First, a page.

4. Entering the Frame, At Forward: Obafemi Martins
But just last week, news emerged that the Sounders were actively targeting 28-year-old Nigerian international Obafemi Martins, formerly of Inter Milan and currently playing for La Liga club Levante. The emerging news went a long way towards explaining the absence from preseason camp of Tiffert--who seems the logical choice to have his contract bought out in order to make way for Martins--as well as the decision to bring Joseph into the fold.
Over the course of the next few days, things moved very quickly from rumor to confirmed interest, and though Levante seems willing to do everything within its power to prevent the striker from leaving, he has voiced his displeasure at having allegedly not been paid as agreed on multiple occasions. The Sounders willingness to pay a fee that would trigger his automatic release clause makes his arrival in Seattle before the close of the transfer window on April 15th look very likely.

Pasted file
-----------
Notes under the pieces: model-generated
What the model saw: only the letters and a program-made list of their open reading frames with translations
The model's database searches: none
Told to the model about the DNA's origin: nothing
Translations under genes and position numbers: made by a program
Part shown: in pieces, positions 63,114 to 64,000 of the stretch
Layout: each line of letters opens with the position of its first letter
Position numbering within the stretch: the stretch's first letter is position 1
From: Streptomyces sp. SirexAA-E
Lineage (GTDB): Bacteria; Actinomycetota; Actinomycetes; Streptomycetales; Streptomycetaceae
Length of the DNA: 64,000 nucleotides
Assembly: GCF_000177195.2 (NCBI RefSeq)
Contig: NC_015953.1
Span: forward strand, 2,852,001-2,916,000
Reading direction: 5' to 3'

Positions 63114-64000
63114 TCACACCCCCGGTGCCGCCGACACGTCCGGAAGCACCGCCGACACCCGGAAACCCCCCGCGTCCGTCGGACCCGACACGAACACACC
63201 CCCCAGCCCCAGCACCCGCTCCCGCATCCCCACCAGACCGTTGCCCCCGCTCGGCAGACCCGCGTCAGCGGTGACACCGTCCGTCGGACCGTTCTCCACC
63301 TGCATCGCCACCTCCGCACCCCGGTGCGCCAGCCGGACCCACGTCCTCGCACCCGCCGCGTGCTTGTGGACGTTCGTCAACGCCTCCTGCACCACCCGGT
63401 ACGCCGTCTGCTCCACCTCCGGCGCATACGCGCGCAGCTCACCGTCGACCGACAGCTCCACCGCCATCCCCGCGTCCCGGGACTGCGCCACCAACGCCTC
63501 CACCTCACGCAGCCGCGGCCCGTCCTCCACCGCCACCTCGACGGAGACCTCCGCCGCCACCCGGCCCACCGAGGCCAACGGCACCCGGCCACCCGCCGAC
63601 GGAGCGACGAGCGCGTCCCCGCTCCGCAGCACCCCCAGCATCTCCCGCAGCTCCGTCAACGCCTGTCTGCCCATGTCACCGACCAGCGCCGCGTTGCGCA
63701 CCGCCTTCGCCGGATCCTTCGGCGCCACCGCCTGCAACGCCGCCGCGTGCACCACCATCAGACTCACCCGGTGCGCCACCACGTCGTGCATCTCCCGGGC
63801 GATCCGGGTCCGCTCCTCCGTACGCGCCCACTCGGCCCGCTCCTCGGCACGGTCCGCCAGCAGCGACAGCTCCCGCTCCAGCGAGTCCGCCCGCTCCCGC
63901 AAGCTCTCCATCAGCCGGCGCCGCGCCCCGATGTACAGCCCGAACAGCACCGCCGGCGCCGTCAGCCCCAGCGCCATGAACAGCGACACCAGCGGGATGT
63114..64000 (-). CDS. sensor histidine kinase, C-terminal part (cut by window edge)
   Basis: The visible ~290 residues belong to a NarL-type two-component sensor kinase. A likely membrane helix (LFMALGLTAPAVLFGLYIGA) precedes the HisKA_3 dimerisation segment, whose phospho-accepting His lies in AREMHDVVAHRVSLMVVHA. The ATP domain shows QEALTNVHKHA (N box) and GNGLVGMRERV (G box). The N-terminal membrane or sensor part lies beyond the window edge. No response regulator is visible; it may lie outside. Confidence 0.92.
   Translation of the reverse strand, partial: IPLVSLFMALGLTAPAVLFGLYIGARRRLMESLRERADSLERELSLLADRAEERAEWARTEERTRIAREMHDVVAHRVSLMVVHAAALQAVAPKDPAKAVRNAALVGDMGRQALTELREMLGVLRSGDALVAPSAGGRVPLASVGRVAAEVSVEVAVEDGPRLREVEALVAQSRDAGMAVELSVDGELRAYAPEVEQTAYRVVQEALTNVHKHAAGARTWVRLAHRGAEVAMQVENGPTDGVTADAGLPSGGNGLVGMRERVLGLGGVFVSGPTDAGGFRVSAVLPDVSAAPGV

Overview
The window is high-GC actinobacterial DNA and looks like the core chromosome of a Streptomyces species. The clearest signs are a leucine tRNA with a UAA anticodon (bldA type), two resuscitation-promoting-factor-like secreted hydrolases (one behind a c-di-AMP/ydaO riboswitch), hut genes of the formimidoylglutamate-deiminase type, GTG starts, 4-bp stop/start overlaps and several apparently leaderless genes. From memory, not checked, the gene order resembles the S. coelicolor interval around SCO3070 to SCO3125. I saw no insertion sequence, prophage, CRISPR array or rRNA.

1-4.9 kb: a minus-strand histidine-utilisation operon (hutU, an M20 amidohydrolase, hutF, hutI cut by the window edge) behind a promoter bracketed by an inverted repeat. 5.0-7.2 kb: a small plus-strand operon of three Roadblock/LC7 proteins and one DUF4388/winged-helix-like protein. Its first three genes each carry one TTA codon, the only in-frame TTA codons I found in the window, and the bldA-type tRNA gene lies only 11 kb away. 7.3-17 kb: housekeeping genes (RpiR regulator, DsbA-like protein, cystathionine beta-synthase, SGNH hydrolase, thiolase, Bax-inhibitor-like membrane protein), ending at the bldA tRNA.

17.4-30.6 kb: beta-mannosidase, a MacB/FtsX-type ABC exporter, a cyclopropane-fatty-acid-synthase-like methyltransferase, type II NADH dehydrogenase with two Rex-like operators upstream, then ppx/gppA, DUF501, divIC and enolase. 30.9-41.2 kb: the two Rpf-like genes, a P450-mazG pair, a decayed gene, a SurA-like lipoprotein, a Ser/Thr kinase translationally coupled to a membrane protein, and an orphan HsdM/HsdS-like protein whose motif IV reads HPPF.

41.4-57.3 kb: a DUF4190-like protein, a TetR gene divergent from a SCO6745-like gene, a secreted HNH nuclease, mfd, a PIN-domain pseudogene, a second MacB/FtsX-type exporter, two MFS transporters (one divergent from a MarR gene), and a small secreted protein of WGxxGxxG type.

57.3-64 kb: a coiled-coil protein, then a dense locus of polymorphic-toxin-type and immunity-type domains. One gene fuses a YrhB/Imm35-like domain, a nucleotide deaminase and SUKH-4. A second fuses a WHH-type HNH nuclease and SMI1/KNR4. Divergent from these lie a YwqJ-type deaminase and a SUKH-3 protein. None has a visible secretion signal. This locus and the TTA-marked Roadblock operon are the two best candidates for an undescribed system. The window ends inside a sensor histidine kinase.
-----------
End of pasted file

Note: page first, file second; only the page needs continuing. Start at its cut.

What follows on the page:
Though there are legitimate risks involved in the signing--the major ones excellently summarized here--the club’s interest in Martins is easy to understand. It’s rare (if not unprecedented) to see players of his age and caliber make the move from Europe to MLS, and his skill set seems a perfect fit for the league. The combination of Eddie Johnson’s physical presence, positioning and hold-up-skill alongside Martins’ speed, creativity and technical skill has the potential to be lethal. Martins is similar to Montero in size but he’s a very different player, and though Montero’s ability is largely unquestionable a strong case could be made that Martins is a better fit for MLS.
Assuming the move for Martins doesn’t fall through, the Sounders are in very good shape at forward. The first-choice pairing is one of the league’s best, while David Estrada and Sammy Ochoa provide solid cover in league play and offer a strong pairing in secondary competitions. Should Martins not end up with Seattle, Estrada would appear to be the most obvious partner for Johnson, with a switch to a lone striker look as possibility is well. Sigi Schmid has the kind of flexibility thanks to an abundance of talent in the Sounders second attacking band.